How should you pay for your new car?
If you are thinking about buying a new (or indeed new to you) car, there are a wide range of options available to you when it comes to financing the deal. Paying in cash or via a debit card, or using a credit option such as a credit card, hire purchase or lease all have their merits, and also have their drawbacks. Your own circumstances will dictate which is the best method to use for you.
Paying from your own funds
The most obvious benefit that comes with paying for the car yourself either via cash or debit card is the fact that you own the car outright from day one. This means that if you fall upon hard times, your car would not be at risk in the same way as if it was purchased under a credit agreement. Indeed, if your car is owned outright, and the times were hard enough, you have the option to sell the car and provide a much needed boost to the family economy.
On the flip side, many dealerships tend to offer the best deals when their own finance packages are used, generally because they make a greater profit when cars are purchased in this manner. An interesting trade off here would be to look at the total cost once the APR of the loan has been paid in comparison with the somewhat higher ticket price when paying cash. Secondly, when buying a car outright, a great deal of capital is required upfront, so this could be difficult to amass, thus necessitating some kind of loan.
Using a credit card
Whilst using a credit card to pay for a car negates the need for having the full balance of the price of the car upfront, remember that there is no difference to the dealer compared with you paying cash. You are, indeed, likely to get a similar deal to that offered if you are paying cash.
Whilst some credit cards come with generous introductory offers, with long 0% deals in place for a range of purchases, once these offers expire the interest paid on the purchase will be costly, and you are likely to pay far more for the car than you would with most other payment methods. Similarly, there are not many credit cards which have the facility to pay for a new car within the usual credit limit set.
A lease agreement
A leasing agreement with a company allows you to drive a car for a specified time, usually between two and three years for an affordable monthly payment. One of the biggest benefits of this method of obtaining a car is the fact that it opens up a wider range of cars than would ordinarily be available. Driving a prestige or luxury car is possible for a monthly payment of around £350 per month, with a deposit of three months of lease costs the norm. Costs may vary between providers.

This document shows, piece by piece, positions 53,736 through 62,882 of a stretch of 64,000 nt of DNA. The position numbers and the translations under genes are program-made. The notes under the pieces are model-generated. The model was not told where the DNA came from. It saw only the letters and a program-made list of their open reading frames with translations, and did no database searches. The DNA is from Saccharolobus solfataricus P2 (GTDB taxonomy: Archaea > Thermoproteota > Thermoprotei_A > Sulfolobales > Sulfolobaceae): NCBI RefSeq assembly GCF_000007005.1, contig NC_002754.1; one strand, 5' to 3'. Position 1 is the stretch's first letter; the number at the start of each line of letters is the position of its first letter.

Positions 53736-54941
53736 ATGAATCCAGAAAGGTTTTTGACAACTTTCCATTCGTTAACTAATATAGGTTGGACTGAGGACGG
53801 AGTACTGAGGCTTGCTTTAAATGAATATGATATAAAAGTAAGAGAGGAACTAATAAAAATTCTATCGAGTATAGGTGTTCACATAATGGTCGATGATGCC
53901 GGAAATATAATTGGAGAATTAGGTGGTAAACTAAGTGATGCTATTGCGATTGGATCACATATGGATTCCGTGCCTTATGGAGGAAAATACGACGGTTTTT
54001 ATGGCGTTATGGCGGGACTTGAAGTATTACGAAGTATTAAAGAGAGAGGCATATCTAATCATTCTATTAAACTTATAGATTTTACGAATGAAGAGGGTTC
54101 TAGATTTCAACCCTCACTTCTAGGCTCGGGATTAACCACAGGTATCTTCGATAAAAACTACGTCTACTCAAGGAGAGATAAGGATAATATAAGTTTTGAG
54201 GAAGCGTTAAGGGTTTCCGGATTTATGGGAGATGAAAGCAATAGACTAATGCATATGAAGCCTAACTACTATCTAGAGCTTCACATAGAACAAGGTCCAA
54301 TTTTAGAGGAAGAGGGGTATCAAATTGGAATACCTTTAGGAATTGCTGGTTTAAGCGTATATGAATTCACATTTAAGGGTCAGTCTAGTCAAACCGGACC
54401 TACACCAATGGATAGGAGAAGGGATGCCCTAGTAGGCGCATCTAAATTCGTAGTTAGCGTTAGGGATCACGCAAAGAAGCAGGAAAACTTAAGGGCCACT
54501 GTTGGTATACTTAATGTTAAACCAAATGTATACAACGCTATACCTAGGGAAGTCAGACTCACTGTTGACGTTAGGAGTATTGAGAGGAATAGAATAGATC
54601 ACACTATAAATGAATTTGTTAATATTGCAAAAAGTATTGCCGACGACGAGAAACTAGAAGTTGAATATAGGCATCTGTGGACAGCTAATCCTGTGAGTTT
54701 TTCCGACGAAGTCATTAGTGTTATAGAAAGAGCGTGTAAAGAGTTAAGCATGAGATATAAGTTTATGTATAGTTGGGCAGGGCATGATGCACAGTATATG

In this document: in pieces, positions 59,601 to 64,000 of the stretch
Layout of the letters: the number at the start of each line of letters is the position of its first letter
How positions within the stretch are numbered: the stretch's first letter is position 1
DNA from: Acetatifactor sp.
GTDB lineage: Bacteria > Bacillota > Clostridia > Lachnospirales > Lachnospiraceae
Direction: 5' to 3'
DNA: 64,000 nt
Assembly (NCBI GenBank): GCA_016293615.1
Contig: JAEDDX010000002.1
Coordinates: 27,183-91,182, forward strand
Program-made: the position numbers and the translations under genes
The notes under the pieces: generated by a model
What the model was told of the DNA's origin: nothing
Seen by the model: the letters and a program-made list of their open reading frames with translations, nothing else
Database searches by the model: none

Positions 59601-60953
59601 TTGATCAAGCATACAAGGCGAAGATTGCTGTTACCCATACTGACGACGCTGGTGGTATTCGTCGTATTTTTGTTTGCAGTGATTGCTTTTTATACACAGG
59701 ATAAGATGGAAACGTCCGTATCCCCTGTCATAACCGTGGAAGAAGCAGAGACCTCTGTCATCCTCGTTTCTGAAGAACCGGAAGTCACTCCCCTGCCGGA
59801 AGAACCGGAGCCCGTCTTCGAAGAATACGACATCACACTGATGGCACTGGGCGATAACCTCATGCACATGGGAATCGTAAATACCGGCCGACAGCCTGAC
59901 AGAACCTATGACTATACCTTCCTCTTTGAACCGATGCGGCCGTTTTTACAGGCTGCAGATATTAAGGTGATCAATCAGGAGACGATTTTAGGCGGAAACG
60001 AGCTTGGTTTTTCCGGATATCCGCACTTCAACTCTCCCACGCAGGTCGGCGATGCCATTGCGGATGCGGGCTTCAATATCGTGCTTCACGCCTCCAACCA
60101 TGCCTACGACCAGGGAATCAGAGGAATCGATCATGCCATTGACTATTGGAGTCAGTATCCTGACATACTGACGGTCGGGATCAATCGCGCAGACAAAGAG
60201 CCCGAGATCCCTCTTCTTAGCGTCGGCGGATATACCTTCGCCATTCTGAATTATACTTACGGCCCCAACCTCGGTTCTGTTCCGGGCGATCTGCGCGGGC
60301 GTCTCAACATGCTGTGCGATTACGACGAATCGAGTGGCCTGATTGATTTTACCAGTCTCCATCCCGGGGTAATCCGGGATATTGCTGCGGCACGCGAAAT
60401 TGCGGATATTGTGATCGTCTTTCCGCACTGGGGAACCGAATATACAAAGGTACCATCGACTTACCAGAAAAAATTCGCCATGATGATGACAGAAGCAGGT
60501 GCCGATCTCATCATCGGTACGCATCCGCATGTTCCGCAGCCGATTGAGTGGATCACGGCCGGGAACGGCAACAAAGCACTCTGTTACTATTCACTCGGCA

Of course, the fact that you are only leasing the car means that you never actually own the vehicle. Over the course of the lease agreement, you could have, therefore, spent many thousands of pounds but not have anything to show for it at the end.
Personal Contract Purchase
A PCP plan again sets out a contract of a pre-arranged length, which gives a motorist the freedom to purchase a more expensive car than one that they would ordinarily manage. At the end of the contract, there is a right to buy, the cost of which is set at the beginning of the contract.
The actual terms of how the contract ends vary from provider to provider and the circumstances of the individual, so it is vital to check all of the details of the contract before agreeing to the terms.
Taking out a hire purchase agreement is similar to a lease agreement in that a monthly payment is made for a fixed term contract. The key difference is that once the contract is up, there is an option to buy. Whilst you are the registered keeper of the vehicle, you do not actually own the car until you have actually exercised the option to buy at the end.
Although you can benefit from the fixed costs of your motoring throughout the duration of the contract, you will still be liable for the costs until the end of the contract if the vehicle is damaged and you are not able to drive it.
Thank you to Louis Rix, Director at Carfinance247.co.uk for guiding us through the different ways to buy your next car.